It's great because it's my show and Andy [Cohen] has given me full autonomy. I'm free to talk about whatever I want; we don't follow a structure of; today we're going to talk about XYZ. We look at what's going on in the news and what interests me or if we get a caller that needs dating advice or bra shopping advice, then we'll talk about that – it's an open forum type show. I'm having the most fun I've had since starting in entertainment just by doing Bevelations.
You had a very luxurious and successful career as a Fashion AD Director. If you stayed, do you believe you'd have the opportunities you have now?
NO! The business has changed so much; magazines are existing as platforms for the events and conferences they do. People aren't running out and buying them like they used to; they'll look at the website of a magazine or attend a conference they're putting on, but it's a dying breed.
Take me back to the day that you were in Milan when you realized that you were unhappy and knew this wasn't the life you wanted to live. What were you feeling?
I was feeling like I've done it and I've done it with great success; it was like treading water. I thrive on challenges, and I was at a point where I was not [challenged]. If I'm not satisfied in Milan after getting off a first-class flight with gifts from designers, then clearly I'm not happy in this space anymore; it was time to start plotting my escape. I was 33 then, but I didn't quit the business until I was 38 — it took five years of me trying to figure out how to go from point A to point B.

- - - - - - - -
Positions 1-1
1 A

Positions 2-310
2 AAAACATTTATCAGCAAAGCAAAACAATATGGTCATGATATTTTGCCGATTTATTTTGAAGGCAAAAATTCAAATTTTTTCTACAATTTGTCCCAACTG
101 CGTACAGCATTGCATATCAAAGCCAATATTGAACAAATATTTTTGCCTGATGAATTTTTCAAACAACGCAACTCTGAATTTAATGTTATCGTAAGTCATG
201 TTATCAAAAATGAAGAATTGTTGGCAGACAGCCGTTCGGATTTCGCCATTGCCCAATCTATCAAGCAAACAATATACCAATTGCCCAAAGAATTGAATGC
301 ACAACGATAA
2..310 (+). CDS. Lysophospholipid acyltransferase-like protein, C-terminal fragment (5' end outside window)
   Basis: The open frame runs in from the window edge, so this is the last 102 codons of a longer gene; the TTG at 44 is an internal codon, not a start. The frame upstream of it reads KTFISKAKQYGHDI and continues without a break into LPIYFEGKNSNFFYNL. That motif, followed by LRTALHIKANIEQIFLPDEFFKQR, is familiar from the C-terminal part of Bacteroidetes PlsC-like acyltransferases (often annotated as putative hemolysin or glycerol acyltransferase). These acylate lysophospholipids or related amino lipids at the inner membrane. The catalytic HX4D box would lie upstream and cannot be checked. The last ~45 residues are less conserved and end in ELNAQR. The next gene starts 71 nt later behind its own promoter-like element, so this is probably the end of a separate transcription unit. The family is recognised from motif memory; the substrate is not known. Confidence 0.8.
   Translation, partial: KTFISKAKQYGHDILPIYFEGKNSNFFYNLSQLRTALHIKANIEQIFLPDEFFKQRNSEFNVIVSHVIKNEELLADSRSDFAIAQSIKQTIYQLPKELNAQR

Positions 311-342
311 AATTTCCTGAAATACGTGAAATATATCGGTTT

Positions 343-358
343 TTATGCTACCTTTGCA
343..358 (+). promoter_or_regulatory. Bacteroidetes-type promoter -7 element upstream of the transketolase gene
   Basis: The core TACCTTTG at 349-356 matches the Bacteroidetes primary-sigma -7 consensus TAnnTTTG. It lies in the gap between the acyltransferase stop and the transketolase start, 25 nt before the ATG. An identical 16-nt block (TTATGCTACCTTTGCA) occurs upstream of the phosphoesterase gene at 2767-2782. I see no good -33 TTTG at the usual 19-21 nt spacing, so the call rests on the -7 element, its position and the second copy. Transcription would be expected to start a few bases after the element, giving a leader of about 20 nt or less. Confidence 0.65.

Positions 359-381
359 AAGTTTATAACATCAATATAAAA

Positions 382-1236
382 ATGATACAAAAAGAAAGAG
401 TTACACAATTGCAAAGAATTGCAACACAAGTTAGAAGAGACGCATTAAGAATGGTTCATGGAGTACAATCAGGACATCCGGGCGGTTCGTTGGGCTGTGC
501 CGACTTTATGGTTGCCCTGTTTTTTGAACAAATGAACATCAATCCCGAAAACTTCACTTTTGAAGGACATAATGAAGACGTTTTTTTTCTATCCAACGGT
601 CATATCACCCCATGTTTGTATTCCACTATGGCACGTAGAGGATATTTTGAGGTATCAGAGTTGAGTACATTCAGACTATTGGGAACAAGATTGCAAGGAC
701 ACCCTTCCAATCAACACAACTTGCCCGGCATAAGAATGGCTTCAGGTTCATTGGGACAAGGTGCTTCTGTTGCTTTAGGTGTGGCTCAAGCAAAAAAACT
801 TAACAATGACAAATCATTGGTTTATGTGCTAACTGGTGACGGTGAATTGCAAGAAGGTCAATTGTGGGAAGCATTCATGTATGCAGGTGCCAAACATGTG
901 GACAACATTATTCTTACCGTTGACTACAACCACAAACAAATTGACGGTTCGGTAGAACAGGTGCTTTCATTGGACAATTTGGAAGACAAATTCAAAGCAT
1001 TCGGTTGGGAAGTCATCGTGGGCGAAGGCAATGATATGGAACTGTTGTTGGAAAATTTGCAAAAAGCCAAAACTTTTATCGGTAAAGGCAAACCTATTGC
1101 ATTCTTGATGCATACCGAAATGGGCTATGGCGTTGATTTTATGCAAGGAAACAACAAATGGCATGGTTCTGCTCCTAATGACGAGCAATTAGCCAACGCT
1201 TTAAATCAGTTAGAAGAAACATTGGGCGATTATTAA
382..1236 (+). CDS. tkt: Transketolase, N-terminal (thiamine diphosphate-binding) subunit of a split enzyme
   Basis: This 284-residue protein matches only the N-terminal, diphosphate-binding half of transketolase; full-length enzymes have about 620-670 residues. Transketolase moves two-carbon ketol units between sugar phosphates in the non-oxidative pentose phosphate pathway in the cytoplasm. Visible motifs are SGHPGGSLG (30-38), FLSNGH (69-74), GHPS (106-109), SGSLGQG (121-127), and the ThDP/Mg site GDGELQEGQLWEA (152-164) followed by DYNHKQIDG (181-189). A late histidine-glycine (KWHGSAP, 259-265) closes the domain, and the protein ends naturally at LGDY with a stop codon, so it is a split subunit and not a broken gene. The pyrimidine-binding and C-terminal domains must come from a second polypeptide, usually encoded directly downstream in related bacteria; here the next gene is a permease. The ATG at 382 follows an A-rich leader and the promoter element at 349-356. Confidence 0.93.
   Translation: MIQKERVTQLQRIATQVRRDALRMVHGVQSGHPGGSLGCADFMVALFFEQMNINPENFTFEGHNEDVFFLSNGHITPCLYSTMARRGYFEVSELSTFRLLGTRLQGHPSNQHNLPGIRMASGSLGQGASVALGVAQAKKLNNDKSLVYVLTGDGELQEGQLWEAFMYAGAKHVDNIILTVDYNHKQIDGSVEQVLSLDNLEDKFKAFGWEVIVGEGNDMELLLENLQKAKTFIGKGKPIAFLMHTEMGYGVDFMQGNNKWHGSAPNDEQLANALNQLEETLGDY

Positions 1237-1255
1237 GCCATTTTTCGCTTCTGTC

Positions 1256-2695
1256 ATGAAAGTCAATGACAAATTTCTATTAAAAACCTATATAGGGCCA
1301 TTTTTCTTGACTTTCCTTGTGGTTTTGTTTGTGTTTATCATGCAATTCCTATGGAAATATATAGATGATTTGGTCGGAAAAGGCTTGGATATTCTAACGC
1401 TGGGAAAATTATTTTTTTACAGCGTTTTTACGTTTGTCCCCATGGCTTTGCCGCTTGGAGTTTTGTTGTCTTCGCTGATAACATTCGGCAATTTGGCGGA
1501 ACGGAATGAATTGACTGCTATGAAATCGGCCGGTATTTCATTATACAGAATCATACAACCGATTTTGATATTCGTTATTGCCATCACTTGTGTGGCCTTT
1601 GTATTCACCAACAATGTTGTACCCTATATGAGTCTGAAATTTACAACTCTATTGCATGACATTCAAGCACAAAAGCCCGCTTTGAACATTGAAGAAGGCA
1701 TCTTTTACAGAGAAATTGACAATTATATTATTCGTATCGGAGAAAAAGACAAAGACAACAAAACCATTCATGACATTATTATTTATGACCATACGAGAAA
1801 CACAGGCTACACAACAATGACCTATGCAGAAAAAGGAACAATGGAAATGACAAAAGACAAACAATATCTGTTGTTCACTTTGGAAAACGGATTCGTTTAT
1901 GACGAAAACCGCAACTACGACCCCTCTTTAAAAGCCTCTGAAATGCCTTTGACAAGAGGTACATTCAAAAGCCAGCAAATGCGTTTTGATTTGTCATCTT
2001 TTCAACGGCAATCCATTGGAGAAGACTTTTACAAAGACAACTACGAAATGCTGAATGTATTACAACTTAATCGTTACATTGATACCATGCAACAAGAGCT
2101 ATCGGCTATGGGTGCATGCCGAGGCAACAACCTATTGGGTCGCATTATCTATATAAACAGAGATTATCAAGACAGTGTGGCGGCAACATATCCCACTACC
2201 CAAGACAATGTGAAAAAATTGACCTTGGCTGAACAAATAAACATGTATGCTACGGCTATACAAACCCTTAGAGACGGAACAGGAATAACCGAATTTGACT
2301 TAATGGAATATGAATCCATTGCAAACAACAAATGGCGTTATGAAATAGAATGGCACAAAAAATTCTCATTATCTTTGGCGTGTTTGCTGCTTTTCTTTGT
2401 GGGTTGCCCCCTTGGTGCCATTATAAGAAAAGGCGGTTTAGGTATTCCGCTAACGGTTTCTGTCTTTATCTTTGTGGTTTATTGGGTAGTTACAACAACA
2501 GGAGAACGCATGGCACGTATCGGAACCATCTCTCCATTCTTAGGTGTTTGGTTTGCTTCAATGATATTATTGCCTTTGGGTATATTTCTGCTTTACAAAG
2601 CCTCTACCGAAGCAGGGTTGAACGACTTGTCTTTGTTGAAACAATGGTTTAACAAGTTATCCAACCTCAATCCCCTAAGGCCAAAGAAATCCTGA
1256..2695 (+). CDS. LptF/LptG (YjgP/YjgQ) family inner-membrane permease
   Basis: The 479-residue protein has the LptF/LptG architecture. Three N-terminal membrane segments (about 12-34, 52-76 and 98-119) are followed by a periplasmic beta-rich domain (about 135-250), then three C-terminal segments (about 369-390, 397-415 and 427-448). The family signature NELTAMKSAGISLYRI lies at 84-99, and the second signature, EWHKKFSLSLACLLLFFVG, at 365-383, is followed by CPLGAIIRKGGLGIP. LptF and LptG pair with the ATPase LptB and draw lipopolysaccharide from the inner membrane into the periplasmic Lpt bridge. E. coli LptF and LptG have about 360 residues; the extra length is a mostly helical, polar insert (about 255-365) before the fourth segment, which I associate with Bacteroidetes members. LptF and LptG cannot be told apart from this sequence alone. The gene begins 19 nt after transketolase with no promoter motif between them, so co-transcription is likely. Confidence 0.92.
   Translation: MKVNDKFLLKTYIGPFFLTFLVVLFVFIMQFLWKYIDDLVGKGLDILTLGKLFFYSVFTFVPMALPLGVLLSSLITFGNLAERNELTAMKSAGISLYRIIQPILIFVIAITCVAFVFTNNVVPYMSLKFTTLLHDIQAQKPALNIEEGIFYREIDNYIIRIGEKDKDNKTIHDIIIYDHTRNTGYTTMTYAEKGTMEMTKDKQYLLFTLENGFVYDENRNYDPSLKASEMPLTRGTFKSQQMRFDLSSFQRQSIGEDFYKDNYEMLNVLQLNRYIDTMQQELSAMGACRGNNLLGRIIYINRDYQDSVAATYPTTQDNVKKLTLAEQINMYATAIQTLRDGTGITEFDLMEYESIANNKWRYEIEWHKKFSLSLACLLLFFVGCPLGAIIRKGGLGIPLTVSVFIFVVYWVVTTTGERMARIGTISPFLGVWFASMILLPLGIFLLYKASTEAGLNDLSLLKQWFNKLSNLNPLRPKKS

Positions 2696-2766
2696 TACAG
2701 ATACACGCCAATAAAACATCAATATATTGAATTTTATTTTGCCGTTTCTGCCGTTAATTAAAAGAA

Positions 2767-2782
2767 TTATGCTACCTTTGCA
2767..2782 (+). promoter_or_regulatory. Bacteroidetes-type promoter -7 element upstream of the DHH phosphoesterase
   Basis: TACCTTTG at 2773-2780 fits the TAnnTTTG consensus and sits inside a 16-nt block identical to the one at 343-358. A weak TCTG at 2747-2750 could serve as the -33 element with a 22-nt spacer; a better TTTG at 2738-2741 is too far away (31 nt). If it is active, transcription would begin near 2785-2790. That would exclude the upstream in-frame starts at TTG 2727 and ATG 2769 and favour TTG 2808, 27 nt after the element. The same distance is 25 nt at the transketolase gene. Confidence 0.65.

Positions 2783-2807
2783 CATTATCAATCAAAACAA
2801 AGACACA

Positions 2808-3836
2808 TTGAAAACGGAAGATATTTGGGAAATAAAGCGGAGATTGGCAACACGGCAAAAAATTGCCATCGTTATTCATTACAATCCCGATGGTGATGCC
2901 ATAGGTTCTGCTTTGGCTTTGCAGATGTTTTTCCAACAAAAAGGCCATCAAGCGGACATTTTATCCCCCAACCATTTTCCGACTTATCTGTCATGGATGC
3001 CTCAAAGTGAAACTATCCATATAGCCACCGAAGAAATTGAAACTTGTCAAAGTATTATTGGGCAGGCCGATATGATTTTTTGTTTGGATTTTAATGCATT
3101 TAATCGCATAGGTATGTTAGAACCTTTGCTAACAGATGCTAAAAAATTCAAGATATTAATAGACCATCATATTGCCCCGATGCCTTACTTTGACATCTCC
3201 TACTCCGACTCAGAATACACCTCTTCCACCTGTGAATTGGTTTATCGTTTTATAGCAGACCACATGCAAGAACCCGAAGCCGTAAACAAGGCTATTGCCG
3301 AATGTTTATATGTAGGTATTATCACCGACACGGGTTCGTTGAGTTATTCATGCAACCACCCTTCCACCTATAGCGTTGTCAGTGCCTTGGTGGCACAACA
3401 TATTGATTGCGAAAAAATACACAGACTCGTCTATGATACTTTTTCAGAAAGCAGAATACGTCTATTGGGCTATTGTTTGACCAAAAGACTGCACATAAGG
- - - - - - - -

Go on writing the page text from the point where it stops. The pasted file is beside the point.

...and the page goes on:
You knew what you didn't want to do, how did this guide you to what you wanted to do?
You know what's funny, I never thought about being an entrepreneur or being on TV; I pitched a few ideas to Vibe's President, and they were turned down; after that, I asked myself why was I waiting for permission to live the life I wanted to live. I kept going back hoping I would be granted permission – permission I didn't need, so I created my [own] way.
How did you create a clear, intentional vision?
I mapped out what I wanted to do and decided I wouldn't do work that didn't fall into those categories. I knew I could go back to a magazine, but that would be a signal to the world that Bevy's back, but I didn't want to put myself in that position — I made the decision I wasn't going back. Once I decided that, all the work I did from there would have to benefit me, and lead me to be a TV personality.
You learned from your parents how to love yourself and own your happiness. What do you do today to own your happiness and love every ounce of who you are?
My parents nurtured me as a little girl; they are older, which means they [really] wanted us and were happy to have us. We grew up in a household being doted upon, so when you go outside, you know there is something great about yourself because people love me. I understood very early on that I was attractive and deserved a seat at the table.
What do you want your legacy to be?
I would love my legacy to be someone who always reached back and pulled people up. That I was a credit to the black race, to the female gender, and the human race; I [really] want to make sure people remember me at the core of who I am, not just my accolades. •
You can listen to Bevelations daily on SiriusXM's channel 102 at 6PM EST, and her upcoming Page Six show will premier this Fall.